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The dating of the Mahabharata war, traditionally related to the advent of Kali Yuga has long been a topic of intense controversy in academic circles though, for innumerable centuries, as the author of the book under review recalls, there was no dispute in India about the chronology which situated the onset of the Kali Yuga in 3101 before the Common Era and the great battle amongst the royal heirs of Kuru thirty-five years earlier. It was only in the period of European colonisation that the historical validity of astronomically based records was disputed and dismissed on the basis of ‘rationalist’ considerations stemming mainly from western Biblical notions about the age of the world and the antiquity of human civilisation.
European cultural prejudices, which were usually equated with scientific notions, ruled out the existence of advanced and complex societies thousands of years before the life of Jesus Christ when the earth had barely been created or was still sparsely populated by primitive cave dwellers according to the conventional theory of prehistory. Indian epics were relegated to the category of mythological literature and folklore. Thousands of matching epigraphic records such as land deeds and grants going all the way back to the early years of Kali Yuga and citing the names of monarchs featured in the epics were deemed to be apocryphal forgeries by British officials and, following the adoption of western standards of ‘serious scholarship’ many researchers either rejected the historical validity of the Ramayana, Mahabharata and other Indic chronicles such as the Puranas or adopted tentative and often fanciful alternative chronologies proposed by colonial indologists, thereby espousing the prevalent view that Hindu civilisation did not know of scientific history and was grounded in religious traditions and symbolic tales.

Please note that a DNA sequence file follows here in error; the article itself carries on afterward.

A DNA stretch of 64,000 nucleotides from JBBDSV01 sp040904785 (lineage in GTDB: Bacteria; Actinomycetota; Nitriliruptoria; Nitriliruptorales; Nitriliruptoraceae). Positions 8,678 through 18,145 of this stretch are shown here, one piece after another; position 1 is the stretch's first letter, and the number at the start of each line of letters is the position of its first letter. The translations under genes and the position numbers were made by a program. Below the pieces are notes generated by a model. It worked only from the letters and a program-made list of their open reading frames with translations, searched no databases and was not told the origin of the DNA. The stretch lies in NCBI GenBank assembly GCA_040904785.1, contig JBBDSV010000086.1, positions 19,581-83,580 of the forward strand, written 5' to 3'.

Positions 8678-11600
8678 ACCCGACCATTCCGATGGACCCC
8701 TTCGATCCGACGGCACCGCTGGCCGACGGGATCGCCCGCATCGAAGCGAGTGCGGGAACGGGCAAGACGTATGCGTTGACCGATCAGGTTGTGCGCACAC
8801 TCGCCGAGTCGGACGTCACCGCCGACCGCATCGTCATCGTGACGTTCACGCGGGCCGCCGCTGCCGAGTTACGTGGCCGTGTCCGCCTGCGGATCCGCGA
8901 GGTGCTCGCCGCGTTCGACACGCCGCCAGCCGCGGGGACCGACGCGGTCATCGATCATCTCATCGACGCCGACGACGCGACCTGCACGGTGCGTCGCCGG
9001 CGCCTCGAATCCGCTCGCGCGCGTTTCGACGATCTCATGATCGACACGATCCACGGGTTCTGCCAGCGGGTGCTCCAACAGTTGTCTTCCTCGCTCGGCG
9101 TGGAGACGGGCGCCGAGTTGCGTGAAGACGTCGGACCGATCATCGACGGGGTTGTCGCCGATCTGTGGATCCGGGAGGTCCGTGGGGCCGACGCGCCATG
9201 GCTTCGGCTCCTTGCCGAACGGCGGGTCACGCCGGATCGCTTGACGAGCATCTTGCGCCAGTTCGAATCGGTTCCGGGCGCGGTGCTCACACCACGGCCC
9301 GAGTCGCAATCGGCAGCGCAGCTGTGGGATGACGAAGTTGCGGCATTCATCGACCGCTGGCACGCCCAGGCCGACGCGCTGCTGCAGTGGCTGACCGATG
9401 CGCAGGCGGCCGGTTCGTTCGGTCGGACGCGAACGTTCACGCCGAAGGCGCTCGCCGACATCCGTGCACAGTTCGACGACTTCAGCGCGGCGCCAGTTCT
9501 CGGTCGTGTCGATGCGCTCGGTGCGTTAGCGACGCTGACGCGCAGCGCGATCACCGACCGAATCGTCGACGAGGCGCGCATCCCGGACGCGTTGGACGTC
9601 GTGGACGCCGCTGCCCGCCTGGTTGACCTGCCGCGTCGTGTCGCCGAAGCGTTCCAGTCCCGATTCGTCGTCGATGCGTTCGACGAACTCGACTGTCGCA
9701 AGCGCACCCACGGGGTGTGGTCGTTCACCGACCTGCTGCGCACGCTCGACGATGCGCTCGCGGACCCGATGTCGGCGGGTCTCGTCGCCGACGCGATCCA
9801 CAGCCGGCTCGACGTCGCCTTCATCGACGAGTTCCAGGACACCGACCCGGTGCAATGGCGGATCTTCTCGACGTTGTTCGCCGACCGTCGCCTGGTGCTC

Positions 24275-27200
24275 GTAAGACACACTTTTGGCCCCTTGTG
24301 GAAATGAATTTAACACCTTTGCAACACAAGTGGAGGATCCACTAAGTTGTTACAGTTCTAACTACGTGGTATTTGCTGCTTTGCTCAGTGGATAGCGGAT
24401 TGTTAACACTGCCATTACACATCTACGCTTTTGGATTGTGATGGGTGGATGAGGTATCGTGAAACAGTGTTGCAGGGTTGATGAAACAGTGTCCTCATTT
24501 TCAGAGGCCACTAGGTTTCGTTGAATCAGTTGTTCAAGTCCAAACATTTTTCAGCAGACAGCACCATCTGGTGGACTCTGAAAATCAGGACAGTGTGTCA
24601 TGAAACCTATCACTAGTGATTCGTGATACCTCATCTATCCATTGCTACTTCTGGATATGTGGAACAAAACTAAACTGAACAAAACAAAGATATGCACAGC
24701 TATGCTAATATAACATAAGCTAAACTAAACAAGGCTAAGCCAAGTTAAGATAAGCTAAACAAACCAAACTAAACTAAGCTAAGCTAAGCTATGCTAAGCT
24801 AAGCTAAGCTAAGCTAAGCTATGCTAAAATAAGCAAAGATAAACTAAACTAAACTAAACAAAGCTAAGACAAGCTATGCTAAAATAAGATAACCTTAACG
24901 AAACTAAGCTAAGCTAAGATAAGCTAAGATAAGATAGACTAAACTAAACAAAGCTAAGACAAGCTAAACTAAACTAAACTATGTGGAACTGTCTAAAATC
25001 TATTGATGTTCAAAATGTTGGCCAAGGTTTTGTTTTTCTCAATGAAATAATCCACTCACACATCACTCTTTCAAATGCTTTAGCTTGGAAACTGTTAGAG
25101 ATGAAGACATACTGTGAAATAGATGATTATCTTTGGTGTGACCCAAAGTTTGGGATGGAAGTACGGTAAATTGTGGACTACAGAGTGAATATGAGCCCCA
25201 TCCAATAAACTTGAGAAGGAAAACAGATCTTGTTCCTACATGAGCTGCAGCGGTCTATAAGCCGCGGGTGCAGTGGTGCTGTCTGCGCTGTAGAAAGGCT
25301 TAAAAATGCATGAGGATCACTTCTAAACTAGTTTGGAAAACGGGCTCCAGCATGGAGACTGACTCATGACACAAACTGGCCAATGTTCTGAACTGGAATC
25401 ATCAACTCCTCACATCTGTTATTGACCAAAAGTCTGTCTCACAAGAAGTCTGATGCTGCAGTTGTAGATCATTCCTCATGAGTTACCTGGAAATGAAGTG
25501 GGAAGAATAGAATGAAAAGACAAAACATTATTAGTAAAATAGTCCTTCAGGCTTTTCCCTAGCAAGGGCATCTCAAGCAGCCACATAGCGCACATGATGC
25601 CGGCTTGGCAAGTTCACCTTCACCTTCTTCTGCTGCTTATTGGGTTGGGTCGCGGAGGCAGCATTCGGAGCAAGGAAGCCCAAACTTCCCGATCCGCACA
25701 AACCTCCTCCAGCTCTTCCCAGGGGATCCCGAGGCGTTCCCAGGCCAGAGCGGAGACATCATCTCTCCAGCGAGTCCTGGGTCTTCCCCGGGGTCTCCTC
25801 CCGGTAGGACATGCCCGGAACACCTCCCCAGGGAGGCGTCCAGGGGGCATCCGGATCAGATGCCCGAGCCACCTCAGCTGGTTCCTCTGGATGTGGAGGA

Several contemporary specialists have shown this colonially influenced perspective to be biased and outdated. Jayasree Saranathan, who belongs to a long line of South Indian Shastris in Indic astrology and Sanskrit literature, has written a monumental thesis to defend and rehabilitate the traditional chronology and the historic accuracy of the Mahabharata, the ancient world’s largest epic and a real encyclopedia of the Indian civilisation of the ‘heroic age’ that she boldly describes as the Pre-Harappan period. Some years ago, her conclusions would have been dismissed out of hand by ‘orthodox’ Indologists because of the lack of archaeological evidence for such an advanced and complex material culture anywhere on earth five thousand years ago. However, the tide is turning and just as ‘homo sapiens’ is now acknowledged to be far older than hitherto assumed, indices are multiplying for civilisations which flourished long before the conventional ‘origins’ of writing, agriculture and urban life in West Asia. We are looking at the entire Holocene period (that is the last ten to twelve thousand years) as an era of thriving human development and activity, probably on all continents. In that much wider and older context the events narrated in a more or less poetic form in the Vedas, Ramayana, Mahabharata, Puranas, Brahmanas, Kathas and numerous other texts now appear to be quite plausible, even to those who dispute their factual accuracy.